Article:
There are several pleonastic terms in common use: burning fire, black darkness, tuna fish, hot water heater, unfair speed trap. Pleonasm is the use of redundant terms in a single phrase to describe something. The title of this article qualifies. A federal agency overreacting? That is simply “routinely normal.”
The National Highway Traffic Safety Administration has been stung in recent months by accusations that it didn’t react quickly enough in forcing Toyota Motor Corp. to recall its vehicles after reports of sudden acceleration problems. NHTSA’s administrator, David Strickland, came out swinging in response to the criticism, and now he is pushing hard for Congress to afford his agency broader powers.
Strickland wants the head of NHTSA to have the authority to order the sales of a particular vehicle halted immediately if he feels that there is an “imminent hazard” to the public in not doing so. The car companies oppose Strickland’s proposal. In bypassing the current process of public hearings, they are concerned about extensive recalls being influenced by politics and public pressure, even if the evidence is sketchy.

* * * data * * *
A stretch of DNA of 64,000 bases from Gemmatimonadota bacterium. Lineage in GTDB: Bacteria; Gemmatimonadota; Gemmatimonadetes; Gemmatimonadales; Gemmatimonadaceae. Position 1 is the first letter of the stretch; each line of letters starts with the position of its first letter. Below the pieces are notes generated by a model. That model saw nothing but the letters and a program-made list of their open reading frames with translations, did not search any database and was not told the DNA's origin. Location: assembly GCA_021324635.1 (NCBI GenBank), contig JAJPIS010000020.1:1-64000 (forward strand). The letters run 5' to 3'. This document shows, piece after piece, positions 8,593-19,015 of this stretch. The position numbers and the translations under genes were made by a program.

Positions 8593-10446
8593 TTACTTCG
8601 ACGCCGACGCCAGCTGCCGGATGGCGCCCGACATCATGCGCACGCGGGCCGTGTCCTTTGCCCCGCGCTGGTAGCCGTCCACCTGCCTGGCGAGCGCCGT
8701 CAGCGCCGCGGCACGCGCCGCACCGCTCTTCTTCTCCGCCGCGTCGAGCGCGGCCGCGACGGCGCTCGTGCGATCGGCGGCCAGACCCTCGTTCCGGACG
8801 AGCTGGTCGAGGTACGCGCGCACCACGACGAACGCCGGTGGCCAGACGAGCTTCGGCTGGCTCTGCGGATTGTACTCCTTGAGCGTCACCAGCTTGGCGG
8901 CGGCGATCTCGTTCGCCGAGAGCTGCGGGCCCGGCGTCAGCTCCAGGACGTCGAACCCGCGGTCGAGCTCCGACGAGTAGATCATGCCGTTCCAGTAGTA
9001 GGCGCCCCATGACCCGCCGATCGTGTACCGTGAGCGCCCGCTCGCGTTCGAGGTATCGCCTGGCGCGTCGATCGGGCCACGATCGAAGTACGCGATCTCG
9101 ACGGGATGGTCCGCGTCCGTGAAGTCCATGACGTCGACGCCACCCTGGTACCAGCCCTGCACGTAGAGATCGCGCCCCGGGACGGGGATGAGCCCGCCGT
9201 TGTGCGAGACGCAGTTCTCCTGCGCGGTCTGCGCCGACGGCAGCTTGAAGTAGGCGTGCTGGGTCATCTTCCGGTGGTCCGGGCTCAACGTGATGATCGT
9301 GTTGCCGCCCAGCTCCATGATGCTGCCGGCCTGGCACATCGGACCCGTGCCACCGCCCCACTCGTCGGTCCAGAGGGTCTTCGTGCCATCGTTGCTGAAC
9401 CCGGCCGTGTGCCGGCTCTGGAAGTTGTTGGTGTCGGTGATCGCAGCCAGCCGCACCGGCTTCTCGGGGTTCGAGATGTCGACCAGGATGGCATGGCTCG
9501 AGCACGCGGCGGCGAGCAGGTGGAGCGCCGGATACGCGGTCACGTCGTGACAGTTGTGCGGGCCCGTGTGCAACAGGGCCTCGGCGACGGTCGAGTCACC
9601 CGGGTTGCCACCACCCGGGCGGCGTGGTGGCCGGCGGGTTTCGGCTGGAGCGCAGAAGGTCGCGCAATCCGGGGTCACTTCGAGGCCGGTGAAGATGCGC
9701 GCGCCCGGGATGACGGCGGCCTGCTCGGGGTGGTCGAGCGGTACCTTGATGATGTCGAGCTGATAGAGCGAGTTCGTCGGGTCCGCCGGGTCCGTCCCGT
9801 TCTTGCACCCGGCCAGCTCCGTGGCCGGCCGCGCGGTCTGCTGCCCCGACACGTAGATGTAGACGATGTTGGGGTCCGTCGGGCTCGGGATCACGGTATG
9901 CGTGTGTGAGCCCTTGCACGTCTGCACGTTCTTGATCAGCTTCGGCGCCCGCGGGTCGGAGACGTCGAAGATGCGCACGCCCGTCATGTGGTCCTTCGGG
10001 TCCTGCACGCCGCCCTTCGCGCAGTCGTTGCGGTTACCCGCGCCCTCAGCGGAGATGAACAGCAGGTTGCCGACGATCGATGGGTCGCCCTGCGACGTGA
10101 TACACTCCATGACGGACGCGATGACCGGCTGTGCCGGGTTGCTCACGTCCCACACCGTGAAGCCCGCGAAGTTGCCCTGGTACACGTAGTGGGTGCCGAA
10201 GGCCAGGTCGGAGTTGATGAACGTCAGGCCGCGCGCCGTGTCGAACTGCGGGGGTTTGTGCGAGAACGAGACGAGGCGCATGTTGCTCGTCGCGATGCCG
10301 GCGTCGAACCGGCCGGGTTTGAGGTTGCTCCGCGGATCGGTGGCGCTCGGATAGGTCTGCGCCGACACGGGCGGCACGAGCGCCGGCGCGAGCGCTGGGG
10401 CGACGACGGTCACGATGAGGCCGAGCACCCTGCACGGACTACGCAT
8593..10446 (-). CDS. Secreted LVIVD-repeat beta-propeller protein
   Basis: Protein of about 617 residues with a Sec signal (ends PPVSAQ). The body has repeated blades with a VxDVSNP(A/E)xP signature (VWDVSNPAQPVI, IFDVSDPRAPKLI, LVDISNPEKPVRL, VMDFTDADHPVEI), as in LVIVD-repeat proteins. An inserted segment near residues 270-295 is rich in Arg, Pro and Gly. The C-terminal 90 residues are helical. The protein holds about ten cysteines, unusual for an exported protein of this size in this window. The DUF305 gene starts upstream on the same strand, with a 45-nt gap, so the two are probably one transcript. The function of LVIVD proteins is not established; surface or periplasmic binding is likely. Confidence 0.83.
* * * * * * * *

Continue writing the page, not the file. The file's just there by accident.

The counter from Strickland: “If the threat to human life is truly imminent, [NHTSA] needs to act quickly and not be slowed down by a lengthy process.” He added that such authority would be used “very judiciously… only in those situations where the hazard was truly imminent and the manufacturer unwilling to cooperate.”
It is now eight months since the deaths of an off-duty California highway patrol officer and three others in an accelerating 2009 Toyota Lexus ES. NHTSA is still investigating the cause of the incident, and Toyota has recalled about 3.8 million of its vehicles. It is difficult to see how a NHTSA czar with absolute powers can provide further benefit to this kind of situation.
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